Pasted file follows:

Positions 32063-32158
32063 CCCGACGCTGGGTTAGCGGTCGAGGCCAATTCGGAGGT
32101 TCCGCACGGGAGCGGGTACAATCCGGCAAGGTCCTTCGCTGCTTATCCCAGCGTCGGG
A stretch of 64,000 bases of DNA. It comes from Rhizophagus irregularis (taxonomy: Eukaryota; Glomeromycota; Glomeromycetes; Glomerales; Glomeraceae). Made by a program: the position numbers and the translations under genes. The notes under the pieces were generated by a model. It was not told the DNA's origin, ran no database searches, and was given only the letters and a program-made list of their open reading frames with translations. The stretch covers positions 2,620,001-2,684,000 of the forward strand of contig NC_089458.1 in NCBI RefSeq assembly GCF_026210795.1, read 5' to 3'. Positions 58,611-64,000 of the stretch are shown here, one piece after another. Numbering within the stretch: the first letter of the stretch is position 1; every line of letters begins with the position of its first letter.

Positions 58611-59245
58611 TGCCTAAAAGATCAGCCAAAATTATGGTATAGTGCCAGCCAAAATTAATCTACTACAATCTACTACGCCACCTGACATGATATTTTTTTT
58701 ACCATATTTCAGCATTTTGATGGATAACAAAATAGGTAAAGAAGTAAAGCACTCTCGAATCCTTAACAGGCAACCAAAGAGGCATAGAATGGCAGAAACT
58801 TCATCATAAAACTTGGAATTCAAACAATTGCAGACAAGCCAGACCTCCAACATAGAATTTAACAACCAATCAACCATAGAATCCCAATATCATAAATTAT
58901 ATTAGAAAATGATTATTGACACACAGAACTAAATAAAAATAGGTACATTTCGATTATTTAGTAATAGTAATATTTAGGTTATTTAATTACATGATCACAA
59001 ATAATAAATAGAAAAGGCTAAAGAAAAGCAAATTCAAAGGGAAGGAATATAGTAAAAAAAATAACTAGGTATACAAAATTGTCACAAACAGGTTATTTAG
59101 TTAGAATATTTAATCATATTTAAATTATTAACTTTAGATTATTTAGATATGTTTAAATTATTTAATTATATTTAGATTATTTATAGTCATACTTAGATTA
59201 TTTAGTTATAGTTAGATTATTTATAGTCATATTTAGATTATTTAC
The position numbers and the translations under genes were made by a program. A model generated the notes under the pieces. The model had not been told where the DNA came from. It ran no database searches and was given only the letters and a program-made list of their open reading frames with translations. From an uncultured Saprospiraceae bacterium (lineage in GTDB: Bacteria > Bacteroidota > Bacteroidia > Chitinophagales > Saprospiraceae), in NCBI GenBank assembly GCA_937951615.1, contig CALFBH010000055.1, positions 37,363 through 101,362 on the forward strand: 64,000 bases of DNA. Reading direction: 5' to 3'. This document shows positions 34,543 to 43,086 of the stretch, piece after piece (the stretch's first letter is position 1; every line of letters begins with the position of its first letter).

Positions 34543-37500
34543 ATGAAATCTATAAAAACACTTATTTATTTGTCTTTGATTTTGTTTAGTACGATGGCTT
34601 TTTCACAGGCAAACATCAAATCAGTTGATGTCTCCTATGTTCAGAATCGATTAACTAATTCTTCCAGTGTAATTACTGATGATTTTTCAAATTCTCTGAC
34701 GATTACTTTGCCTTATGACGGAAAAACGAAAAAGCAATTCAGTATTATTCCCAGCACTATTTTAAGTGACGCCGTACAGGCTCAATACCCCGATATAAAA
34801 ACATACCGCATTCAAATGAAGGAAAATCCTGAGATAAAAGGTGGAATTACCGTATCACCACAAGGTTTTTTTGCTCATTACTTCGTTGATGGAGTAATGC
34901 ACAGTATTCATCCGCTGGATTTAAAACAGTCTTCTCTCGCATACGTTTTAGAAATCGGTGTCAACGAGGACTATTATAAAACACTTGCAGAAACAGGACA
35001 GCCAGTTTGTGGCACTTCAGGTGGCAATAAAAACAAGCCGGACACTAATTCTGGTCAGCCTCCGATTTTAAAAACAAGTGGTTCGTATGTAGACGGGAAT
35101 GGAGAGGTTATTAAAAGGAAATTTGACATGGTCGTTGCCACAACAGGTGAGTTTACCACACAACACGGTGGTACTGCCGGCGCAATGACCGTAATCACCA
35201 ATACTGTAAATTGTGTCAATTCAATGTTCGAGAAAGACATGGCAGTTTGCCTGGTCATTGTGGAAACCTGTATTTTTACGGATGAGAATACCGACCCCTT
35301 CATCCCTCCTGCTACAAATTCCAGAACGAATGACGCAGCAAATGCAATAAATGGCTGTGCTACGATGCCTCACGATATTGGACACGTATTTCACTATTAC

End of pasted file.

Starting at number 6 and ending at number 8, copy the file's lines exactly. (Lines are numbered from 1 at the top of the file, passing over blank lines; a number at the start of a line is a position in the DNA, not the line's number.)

58611 TGCCTAAAAGATCAGCCAAAATTATGGTATAGTGCCAGCCAAAATTAATCTACTACAATCTACTACGCCACCTGACATGATATTTTTTTT
58701 ACCATATTTCAGCATTTTGATGGATAACAAAATAGGTAAAGAAGTAAAGCACTCTCGAATCCTTAACAGGCAACCAAAGAGGCATAGAATGGCAGAAACT
58801 TCATCATAAAACTTGGAATTCAAACAATTGCAGACAAGCCAGACCTCCAACATAGAATTTAACAACCAATCAACCATAGAATCCCAATATCATAAATTAT